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Court of Appeals of Indiana.

Sabrina Y. DADA, Appellant–Petitioner, v. STATE of Indiana, Appellee–Respondent.

No. 53A01–1501–CR–33.

Decided: June 26, 2015

Darrell E. Felling II, Felling & Felling Law Office, Greencastle, IN, Attorney for Appellant. Gregory F. Zoeller, Attorney General of Indiana, Henry A. Flores, Jr., Deputy Attorney General, Indianapolis, IN, Attorneys for Appellee.

[1] Sabrina Dada appeals the trial court's denial of her petition to expunge the records of a 2007 summons for a charge of class C misdemeanor illegal consumption of an alcoholic beverage. The trial court denied Dada's petition because she had been summonsed rather than arrested. Finding that Dada is entitled to relief, we reverse and remand with instructions to expunge the relevant records.


[2] On August 24, 2007, Dada was issued a summons for class C misdemeanor illegal consumption of an alcoholic beverage. Pursuant to a pretrial diversion agreement, the charge was dismissed on October 15, 2013.

[3] On July 22, 2014, Dada filed a petition to expunge the records related to the dismissed class C misdemeanor charge. The State consented to the expungement, but the trial court summarily denied the petition on October 24, 2014, noting that Dada had not been arrested. Dada now appeals.

Discussion and Decision

[4] This appeal requires us to interpret a statute. We apply a de novo standard of review to statutory interpretation, with a goal of determining and giving effect to the intent of the legislature. Trout v. State, 28 N.E.3d 267, 271 (Ind.Ct.App.2015).

[5] Indiana Code section 35–38–9–1 governs the expungement of records related to criminal charges that did not result in a conviction. It applies “only to a person who has been arrested[.]” I.C. § 35–38–9–1(a). The trial court reasoned that because Dada was never actually arrested, she is not entitled to the relief she seeks.

[6] We cannot conclude that the legislature intended for this result to be reached, inasmuch as it would offer relief to more problematic offenders and deny relief to more compliant ones. In other words, as Dada astutely points out, “if this line of reasoning is followed, it will create an unjust result for those individuals that may be non-threatening and compliant with an officer and are only issued a summons as opposed to being formally placed under arrest.” Appellant's Br. p. 7. And indeed, the General Assembly has recognized that the statute as written may lead to unjust results. The statute has been amended to read that it “applies only to a person who has been arrested, charged with an offense, or alleged to be a delinquent child.” I.C. § 35–38–9–1(a) (effective date of July 1, 2015) (emphasis added).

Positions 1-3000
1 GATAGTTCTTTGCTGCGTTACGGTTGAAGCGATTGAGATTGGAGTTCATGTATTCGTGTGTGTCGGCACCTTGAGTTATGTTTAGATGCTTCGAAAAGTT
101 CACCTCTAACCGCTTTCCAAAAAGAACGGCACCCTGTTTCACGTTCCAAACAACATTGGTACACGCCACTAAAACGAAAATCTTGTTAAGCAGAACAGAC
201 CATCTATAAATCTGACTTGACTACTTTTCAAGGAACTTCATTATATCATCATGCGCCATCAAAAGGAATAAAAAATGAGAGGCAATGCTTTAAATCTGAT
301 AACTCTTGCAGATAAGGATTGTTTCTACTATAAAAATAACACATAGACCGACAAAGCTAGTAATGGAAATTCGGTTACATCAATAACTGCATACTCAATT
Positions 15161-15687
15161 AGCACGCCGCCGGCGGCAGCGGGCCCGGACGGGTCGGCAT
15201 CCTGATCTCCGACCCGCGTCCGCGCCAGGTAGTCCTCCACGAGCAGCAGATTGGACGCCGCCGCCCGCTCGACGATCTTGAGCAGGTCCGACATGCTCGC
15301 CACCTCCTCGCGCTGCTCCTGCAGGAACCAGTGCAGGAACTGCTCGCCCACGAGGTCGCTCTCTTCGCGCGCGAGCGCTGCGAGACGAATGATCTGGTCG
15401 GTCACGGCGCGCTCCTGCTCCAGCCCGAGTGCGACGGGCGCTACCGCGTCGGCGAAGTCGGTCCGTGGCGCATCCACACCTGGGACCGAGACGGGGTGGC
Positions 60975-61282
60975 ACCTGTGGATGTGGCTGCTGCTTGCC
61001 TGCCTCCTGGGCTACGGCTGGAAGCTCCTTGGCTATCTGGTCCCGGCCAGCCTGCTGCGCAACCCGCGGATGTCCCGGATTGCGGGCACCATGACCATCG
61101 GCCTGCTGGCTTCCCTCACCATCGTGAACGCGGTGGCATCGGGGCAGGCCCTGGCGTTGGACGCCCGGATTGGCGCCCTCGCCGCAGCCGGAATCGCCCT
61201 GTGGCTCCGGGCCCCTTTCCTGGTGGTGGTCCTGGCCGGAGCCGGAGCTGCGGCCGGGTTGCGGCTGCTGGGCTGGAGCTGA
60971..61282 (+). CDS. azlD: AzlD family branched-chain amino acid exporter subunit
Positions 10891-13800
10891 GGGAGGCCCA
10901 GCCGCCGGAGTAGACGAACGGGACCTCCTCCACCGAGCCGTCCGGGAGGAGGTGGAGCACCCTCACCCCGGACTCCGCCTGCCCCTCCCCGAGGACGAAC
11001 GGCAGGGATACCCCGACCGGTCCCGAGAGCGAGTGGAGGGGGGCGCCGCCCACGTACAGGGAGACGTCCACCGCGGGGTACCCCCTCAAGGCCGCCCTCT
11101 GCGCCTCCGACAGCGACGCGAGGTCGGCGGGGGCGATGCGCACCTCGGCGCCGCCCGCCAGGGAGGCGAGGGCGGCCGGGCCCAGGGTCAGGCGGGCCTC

[7] This Court has commented on the fact that “Indiana courts have long recognized the stigma associated with having a criminal conviction.” J.B. v. State, 27 N.E.3d 336, 339 (Ind.Ct.App.2015). Likewise, there is a stigma associated with past criminal charges, whether or not the individual was arrested. The State concedes that this Court, “when faced with a similar circumstances under Indiana Code Section 35–38–9–2 (Expungement of Misdemeanor Convictions), has held that a petitioner was entitled to expunge records relating to a conviction, even though the conviction had been dismissed and there was no conviction to expunge.” Appellee's Br. p. 5 (citing J.B., 27 N.E.3d 336). The State also emphasizes that it agreed below that Dada was entitled to relief.

[8] As in J.B., we find that Dada is entitled to relief. She was charged with a criminal offense that was eventually dismissed, and the fact that she was not formally arrested does not vitiate her right to expungement of the records related to this incident.

[9] The judgment of the trial court is reversed and remanded with instructions to expunge the relevant records.

BAKER, Judge.

FRIEDLANDER, J., and BAILEY, J., concur.